Gonzalez v. Mathis

In the mid-1990s, Luiz Gonzalez began working as a professional window cleaner for the Beverly Hills Washing Company. After gaining years of valuable experience on the job, Gonzalez started his own company. During his time at the Beverly Hills Washing Company, Gonzalez began working regularly for John Mathis, a resident and customer in the area. Mathis would continue to employ Gonzalez when he started his own company, hiring him consistently from 2007 to 2012. Over the years, Mathis, who owns a one story house with a flat gravel based roof and a skylight window, continually notified both Gonzalez and his employees of the risk involved due to the limited space available on the roof. The landing in question is 20 inches wide and sits about 20 feet off the ground, requiring Gonzalez to use to ladder in order to access the skylight. On August 1, 2012, Gonzalez was instructed by Mathis’s housekeeper to use less water while working on the skylight window but failed to do so resulting in substantial water damage to the roof. In the process, Gonzalez slipped off the ladder and fell off the landing, sustaining serious injuries. At the time of the accident, Gonzalez did not have workers’ compensation insurance and instantly filed a lawsuit against Mathis, claiming the accident was his fault for having a slippery gravel roof. Gonzalez’s claims were denied in 2013 due to both lack of evidence and protective measures on his end. Currently, Gonzalez is seeking both an appeal and compensation for any injuries sustained.

Brown v. USA Taekwondo

USA Taekwondo athletes Yasmin Brown, Kendra Gatt and Brianna Bordon started training for the Olympics in May of 2009 when they were just teenagers. Around that time, their coach Marc Gitelman, who travelled around the country with them 10 months out of the year, began making sexual advances towards the young athletes. From 2009 to 2015, Gitelman continued to sexually abuse his athletes until they decided to come forward to the authorities. Immediately following this news, USAT and the US Olympic Committee banned Gitelman from coaching and filed a civil lawsuit against him for sexual abuse of a minor. In January of 2015, Gitelman was arrested by authorities and stood trial in Los Angeles Superior Court where he was sentenced to four years in prison. Brown, Gatt and Bordon were all awarded $60 million and the USOC was not held liable for Gitelman’s actions. Currently, the victims are appealing that decision with the hopes that future safeguards can prevent cases of abuse like this from happening again.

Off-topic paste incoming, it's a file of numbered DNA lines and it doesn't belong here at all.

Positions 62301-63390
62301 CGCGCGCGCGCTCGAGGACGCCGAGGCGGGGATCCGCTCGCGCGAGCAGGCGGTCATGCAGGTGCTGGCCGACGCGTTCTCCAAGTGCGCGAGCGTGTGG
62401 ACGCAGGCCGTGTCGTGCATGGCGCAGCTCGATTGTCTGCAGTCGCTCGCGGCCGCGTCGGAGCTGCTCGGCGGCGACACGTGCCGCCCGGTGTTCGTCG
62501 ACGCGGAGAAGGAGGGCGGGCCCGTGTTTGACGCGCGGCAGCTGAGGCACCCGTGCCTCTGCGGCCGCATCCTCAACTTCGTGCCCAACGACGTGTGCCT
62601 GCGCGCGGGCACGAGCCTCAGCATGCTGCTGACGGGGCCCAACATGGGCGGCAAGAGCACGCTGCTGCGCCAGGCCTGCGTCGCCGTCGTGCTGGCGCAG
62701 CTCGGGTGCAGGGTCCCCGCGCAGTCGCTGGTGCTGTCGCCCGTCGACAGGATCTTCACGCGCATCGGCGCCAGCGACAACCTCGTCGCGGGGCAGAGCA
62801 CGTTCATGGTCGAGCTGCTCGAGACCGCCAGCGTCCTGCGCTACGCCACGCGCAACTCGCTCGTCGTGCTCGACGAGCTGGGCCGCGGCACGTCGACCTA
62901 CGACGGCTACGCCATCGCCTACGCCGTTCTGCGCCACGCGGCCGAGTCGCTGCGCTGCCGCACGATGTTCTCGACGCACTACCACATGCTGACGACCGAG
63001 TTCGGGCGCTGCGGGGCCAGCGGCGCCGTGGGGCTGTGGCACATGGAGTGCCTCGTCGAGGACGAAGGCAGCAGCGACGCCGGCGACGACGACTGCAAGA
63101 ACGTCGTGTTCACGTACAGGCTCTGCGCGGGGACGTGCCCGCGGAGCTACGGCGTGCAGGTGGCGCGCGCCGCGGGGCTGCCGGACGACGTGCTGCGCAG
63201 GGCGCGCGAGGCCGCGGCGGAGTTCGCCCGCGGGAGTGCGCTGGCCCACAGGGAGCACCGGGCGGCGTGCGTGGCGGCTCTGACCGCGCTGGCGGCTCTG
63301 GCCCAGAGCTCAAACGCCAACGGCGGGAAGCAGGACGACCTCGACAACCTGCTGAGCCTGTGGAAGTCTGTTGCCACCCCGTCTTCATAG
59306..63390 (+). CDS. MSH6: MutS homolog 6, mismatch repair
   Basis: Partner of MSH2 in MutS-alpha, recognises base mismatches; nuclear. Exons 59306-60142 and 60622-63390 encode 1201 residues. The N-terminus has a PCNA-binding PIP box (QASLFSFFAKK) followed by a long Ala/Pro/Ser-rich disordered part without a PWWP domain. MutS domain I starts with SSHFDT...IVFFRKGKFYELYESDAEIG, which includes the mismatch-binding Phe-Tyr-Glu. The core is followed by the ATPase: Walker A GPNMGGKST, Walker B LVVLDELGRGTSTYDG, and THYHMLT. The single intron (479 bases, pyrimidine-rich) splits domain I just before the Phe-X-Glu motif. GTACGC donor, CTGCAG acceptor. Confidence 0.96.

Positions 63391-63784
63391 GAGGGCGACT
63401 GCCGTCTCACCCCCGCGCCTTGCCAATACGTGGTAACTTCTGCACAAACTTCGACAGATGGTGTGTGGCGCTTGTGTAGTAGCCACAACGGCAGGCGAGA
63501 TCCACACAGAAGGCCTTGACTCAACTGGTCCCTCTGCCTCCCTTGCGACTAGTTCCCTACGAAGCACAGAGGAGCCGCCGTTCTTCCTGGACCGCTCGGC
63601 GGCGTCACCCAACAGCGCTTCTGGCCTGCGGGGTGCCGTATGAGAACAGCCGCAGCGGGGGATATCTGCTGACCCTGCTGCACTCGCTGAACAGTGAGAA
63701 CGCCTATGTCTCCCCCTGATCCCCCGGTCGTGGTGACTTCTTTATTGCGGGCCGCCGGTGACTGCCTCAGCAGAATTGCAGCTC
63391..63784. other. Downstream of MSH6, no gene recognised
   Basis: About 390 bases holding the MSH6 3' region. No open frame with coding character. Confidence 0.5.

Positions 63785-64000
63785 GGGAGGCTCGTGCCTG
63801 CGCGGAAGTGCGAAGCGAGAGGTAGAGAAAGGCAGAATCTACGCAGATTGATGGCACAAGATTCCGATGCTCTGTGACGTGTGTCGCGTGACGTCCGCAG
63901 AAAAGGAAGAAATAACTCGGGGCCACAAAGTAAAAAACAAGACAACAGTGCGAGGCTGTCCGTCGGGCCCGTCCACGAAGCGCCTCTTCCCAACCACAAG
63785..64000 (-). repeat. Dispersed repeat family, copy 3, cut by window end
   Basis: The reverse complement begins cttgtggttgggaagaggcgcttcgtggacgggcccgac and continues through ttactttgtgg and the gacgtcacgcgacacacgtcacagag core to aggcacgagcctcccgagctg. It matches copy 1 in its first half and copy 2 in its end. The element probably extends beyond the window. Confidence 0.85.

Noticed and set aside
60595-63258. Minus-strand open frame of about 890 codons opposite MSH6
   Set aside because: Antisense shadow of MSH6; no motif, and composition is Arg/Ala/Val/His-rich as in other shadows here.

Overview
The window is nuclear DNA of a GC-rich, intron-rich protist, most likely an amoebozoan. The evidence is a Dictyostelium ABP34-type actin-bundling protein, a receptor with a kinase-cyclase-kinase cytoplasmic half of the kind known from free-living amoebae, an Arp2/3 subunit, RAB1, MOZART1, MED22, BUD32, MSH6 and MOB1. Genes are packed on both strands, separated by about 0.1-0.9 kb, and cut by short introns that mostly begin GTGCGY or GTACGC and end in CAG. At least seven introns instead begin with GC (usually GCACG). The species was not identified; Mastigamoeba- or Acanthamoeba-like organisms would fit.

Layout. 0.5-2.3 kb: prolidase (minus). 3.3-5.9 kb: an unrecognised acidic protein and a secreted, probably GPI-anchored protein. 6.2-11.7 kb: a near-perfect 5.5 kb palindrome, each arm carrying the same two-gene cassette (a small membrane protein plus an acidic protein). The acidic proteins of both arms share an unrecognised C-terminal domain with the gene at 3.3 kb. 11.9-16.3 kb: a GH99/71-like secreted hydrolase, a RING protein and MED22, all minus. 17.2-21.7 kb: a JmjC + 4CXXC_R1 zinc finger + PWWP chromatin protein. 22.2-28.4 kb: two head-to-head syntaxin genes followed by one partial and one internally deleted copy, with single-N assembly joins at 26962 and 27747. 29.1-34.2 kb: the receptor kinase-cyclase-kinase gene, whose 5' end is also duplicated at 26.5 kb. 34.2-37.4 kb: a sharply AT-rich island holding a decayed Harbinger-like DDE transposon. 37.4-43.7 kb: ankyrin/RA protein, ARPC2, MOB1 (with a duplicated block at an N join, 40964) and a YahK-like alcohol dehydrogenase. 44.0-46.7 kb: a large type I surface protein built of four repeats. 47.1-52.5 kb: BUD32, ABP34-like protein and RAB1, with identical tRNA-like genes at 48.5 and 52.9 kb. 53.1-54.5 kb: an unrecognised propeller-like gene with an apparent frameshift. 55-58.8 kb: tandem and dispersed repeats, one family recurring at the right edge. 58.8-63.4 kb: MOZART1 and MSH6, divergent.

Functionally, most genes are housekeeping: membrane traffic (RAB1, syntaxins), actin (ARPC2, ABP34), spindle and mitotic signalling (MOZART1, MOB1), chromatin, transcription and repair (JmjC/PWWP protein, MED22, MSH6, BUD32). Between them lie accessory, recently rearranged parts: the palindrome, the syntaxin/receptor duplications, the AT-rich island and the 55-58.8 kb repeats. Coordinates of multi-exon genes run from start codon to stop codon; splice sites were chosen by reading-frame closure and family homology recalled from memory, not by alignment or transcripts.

Shalabi v. City of Fontana

In December of 2013, Luis Shalabi filed a civil lawsuit against the City of Fontana, California as well as several of its police officers, citing instances of civil right deprivation in the wrongful death of his father in 2011. During the time of his father’s death, Shalabi was a minor, requiring him to wait to file suit until he was at least 18 years old. Despite these time limitations, Shalabi filed suit just one day shy of clearing his two year time bar, pushing the possibility of a trial back even farther. After numerous appeals, the courts denied Shalabi’s claims, but failed to site an 1884 decision in the Ganahl v. Soher case. This case sites California Code Section 12 which states “the time in which any act provided by law is to be done is computed by excluding the first day, and including the last, unless the last day is a holiday, and then it is also excluded.” Simply put, Shalabi did not extend beyond the statute of limitations in the state of California by filing suit. Currently, Shalabi is still seeking justice for his father’s death against the City of Fontana.